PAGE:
Conversion from mono to vario


The tiresome topic: Conversion from Mono to Vario.

What do I need to convert my mono moped/moped to variator.

First we need the gearbox housing.

Some transmission housings for mono can be replaced with the appropriate transmission cover

convert to a Vario transmission. Unfortunately, these covers are no longer available from Piaggio and can then only be bought used.

That's why we use it Pinasco gearbox housingShop

Then we need a suitable gearbox.

It depends on what you want. The original gearboxes were between 11,52:1 and 14,81:1 in the

Mopeds/mofas installed. (there are a few exceptions where the translation is different)

For our purpose (easy tuning with '63 Athena, Malossi cylinder head, racing shaft, machined engine housing, Proma CityPower exhaust and 13/13 carburetor) we use that Pinasco 10.4:1 gearbox – Shop 

Something synthetic should be used as gear oil. This is recommended here motul – Shop

 Then we need a "converter" which unfortunately is no longer available from Piaggio and no longer in all sizes.

Converters with 90mm pulley diameters were installed on the Ciao and occasionally on the Boxer.

These variants are only available used and mostly in bad condition.

So we have to use the accessories area and either the 100mm converter from the Bravo

use (later years of construction of the Ciao and mostly from Holland had this 100mm converter also installed) – Shop

Or you use that Malossi converter 100mm - Shop

100mm converter in the Ciao means adjusting the frame, but this can easily be done with pliers and a rag to protect against scratches. Vehicles from the last years of construction already have a deepening at the rear of the frame.

With the Malossi converter we still need that Clutch bell BGM 7250 – Shop

And matching starter pads.

Unfortunately, the rubbers available on the market do not always have the right shape and should be reworked. This can be done quickly with some sandpaper or a file.

In this case, we have them OEM starter jaws used - Shop

Since we're rebuilding a Mono Ciao, we don't have any old parts to build something out of, so we still need that Locking Plate - Shop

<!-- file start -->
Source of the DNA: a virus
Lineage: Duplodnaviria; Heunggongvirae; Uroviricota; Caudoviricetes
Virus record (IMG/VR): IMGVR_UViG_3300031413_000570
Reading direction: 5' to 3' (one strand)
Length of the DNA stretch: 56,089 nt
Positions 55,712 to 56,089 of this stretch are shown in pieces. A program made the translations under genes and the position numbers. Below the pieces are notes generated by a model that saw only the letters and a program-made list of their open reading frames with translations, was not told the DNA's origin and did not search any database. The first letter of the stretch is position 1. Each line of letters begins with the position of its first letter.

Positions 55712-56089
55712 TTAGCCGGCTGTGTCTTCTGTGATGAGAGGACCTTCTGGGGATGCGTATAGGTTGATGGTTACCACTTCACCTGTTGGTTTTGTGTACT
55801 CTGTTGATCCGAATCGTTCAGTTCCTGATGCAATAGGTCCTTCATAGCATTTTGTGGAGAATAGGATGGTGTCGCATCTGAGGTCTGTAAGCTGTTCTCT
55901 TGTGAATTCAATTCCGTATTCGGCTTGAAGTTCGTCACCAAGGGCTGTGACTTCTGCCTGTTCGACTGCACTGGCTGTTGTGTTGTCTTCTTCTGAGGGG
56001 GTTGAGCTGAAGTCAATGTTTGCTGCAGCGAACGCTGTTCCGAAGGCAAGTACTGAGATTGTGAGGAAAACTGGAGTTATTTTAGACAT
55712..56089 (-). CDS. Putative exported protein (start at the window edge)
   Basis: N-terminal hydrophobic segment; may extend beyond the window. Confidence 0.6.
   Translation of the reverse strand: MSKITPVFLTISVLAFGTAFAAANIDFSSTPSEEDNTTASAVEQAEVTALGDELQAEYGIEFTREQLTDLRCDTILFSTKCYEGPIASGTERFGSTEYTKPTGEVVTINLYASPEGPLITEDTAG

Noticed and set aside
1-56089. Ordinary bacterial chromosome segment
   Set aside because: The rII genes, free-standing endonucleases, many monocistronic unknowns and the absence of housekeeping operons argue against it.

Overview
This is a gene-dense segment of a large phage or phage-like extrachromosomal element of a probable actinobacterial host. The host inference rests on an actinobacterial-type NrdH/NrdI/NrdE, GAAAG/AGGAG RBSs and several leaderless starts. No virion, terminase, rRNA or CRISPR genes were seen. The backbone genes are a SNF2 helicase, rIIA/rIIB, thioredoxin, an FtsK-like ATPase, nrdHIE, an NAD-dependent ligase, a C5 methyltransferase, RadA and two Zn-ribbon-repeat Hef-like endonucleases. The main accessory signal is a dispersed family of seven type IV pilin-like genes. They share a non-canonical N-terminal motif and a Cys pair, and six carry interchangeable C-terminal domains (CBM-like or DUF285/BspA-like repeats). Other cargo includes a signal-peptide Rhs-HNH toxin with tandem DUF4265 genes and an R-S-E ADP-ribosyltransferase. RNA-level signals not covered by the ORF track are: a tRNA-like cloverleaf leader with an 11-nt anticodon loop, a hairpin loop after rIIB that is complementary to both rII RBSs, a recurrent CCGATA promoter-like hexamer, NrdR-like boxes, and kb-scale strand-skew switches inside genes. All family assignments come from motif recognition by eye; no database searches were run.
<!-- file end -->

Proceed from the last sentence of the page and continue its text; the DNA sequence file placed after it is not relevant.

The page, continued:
And the right one circlip – Shop

Then comes the V-belt's turn.

Mono vehicles have an approx. 9.5mm wide drive belt and Vario vehicles have an approx. 12.5mm wide belt installed ex works.

Over the years and further development by many ambitious mechanics and small tuning companies, it has turned out that it is better to use a 13mm wide belt.

There are various reasons for this. On the one hand the tolerances of the converter discs (they don't always have the right angle) and the width of the vario. (Malossi has the widest distance)

For our conversion we use the MC Proparts Belts – Shop

As a variator, here comes the Polini for use - Shop


The vario nut -Shop is used so that we can use the largest possible thread portion of the crankshaft.

The first big challenge is the choice of the counter-pressure spring in the converter.

Actually, there is a rule of thumb: as tight as necessary, as light as possible.

Since the following statements are always circulating on the net and forums (yellow Malossi and 6.5gr runs great.)

We always recommend our customers with the switch Polini Feach to start – Shop

And that even with the Malossi MHR converter.

The Polini spring is about 15% harder than the standard spring.

As a final step, we need a matching side panel.

Side panels for variator are only available as accessories from the Ciao - Shop

Unfortunately, Boxer, Bravo and Si have to use used originals, which can still be found relatively easily on the used market.

Would you like to see an overview of all parts? please have a look at this link: Wishlist

At the end...

Do I need a Ciao, Bravo, Si or Boxer with variator?

Each of you can and must know for yourself whether the time and financial effort is justified by the later result.

The advantage of the variator is that it provides you with a stepless automatic system. Translated short when starting, translated long at speed. The principle is still used today in every automatic scooter.
This offers many advantages in the mountains or when starting off frequently in the city.

A properly tuned variator with the appropriate engine setup allows you
to accelerate as if you were being pulled forward by a rubber band.

Of course, such a conversion also has disadvantages. The variator has many factors that affect how it works.

That would be the weights in the variator at the front, the counter-pressure spring in the converter at the back and the
strength/hardness of the clutch springs. If one thing doesn't fit together, the moped behaves strangely when driving.
It is quite time-consuming to perfectly match the variator to your vehicle and it often requires disassembly, conversion and testing at the beginning.
When everything is done, you just have a big grin under your helmet and you will
Rewarded for many hours of screwing and swearing.